The island itself is 3km long and just over 2km wide. With steep cliffs and a plateau it was cleared in the early 1800’s for sheep farming. Now under DOC control there is a reforestation program in place and wildlife such as Cook Strait Giant Weta, Shore plover, North Island robin, Takahe, Wellington green gecko, Yellow-crowned parakeet, and Brown teal have been returned to the island with more species to be reintroduced including tuatara, little spotted kiwi and giant snails.
As a diver the cliffs that drop straight down into the water, dropping to 30m+ in places with large scattered boulders and reefs , creates some interesting terrain to explore.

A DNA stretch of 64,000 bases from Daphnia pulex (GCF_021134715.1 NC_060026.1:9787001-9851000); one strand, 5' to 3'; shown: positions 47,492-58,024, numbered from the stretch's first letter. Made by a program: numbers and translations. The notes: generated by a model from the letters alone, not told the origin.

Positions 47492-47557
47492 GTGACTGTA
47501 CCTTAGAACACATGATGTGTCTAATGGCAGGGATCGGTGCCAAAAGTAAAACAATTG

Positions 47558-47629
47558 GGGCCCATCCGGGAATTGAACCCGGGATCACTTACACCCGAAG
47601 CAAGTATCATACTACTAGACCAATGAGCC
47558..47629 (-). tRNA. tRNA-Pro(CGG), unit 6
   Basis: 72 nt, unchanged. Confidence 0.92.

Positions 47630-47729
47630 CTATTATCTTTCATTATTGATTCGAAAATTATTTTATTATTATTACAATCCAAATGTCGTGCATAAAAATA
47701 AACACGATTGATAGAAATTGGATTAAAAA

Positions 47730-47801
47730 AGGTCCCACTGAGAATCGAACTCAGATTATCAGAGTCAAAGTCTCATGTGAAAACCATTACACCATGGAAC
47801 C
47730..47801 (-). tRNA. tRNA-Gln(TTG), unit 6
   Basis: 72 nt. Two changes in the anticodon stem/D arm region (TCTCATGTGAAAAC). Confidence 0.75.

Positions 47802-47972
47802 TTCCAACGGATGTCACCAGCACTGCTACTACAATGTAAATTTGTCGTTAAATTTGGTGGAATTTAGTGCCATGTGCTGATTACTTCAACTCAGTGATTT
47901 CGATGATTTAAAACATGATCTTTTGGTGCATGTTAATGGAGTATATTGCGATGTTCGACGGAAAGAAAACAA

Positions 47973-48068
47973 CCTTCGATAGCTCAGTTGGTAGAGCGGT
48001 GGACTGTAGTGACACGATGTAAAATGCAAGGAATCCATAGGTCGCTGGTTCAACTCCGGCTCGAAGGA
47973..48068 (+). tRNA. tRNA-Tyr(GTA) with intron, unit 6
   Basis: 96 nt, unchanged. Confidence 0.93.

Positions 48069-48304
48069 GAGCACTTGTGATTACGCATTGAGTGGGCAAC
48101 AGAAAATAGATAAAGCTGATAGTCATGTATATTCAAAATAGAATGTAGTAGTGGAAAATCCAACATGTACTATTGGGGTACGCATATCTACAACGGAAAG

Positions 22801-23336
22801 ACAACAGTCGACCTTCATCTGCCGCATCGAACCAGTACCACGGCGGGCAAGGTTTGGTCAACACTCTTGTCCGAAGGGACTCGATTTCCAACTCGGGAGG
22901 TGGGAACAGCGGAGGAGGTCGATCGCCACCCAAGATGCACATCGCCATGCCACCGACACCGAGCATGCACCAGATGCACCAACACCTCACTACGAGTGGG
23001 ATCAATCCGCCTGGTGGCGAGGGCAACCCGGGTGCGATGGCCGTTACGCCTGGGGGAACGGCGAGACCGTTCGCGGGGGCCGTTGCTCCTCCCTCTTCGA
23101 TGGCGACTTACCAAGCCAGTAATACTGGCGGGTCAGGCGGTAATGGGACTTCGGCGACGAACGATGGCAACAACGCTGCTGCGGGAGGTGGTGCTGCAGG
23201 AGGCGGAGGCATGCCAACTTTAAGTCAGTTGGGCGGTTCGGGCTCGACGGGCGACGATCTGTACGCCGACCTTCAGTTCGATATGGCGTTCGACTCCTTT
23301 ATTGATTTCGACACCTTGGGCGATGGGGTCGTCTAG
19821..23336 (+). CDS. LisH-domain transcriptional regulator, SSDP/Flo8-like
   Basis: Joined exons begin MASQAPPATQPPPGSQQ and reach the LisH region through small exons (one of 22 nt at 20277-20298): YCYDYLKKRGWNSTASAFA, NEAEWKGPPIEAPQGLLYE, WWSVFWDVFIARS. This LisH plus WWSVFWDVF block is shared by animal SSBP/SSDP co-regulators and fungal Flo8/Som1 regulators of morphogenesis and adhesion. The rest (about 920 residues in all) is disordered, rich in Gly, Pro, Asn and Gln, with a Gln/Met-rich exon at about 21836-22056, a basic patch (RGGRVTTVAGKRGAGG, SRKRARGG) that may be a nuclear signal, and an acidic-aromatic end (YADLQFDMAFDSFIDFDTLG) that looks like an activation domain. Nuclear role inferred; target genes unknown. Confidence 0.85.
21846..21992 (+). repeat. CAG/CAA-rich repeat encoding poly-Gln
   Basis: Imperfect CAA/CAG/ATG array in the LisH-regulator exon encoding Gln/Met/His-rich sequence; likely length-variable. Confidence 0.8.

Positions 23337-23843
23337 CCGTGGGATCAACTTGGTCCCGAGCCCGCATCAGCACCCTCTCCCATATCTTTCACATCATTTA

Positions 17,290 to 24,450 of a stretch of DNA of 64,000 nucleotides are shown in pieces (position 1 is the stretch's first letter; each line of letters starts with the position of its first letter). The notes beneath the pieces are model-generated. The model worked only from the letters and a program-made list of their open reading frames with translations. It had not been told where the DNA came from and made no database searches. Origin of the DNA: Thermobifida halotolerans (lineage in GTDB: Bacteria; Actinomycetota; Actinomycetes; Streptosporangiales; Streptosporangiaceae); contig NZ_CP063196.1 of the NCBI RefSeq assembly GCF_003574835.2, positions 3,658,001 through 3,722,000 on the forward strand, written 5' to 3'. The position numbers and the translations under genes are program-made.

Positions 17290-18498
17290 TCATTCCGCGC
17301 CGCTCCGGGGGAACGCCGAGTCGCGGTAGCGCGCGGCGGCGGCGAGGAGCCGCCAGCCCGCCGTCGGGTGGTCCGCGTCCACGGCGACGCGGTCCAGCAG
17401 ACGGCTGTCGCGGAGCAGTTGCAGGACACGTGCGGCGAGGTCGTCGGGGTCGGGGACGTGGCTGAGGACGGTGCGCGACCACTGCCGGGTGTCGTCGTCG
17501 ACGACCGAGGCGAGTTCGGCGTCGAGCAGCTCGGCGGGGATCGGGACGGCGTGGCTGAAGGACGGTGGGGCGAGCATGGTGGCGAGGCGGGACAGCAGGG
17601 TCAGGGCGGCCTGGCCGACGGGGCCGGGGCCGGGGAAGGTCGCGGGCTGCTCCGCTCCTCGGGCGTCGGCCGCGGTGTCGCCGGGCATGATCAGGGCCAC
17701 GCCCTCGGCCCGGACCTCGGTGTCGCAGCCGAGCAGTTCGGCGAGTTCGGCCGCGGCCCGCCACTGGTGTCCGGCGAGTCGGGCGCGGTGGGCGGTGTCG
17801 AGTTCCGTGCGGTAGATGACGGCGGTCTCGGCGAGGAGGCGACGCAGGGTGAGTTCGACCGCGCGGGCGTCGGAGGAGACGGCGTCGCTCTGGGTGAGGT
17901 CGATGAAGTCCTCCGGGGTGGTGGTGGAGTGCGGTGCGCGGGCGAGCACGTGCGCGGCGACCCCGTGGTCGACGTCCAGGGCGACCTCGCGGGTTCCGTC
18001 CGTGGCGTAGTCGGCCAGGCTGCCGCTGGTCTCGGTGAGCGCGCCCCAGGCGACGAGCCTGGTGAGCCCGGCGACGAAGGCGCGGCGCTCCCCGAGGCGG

Although the day started off overcast the sun did shine, the seas were flat and surprisingly for Wellington the winds were calm. We dropped in a line for our descent and were please to see it drop away – this indicated some good visibility was in store for our dives.
The dives were great, no current, lots of marine life, 17 degrees and 8-10m visibility. The reefs are covered in a wide range of colourful sponges, jewel anemones, seaweeds and bryozoans. There were schools of butterfly perch, large red & blue Moki, leather jackets, a large conger eel and lots of nudibranchs.
The only down side was at the end of the first dive we discovered one of the divers had lost her new GoPro and her smile L The good news is that a team went back to the same area and was able to find said GoPro so now we have some photos .
I am now looking forward to my next dive adventures at Mana Island.
Claire Murphy Dive & Ski HQ Wellington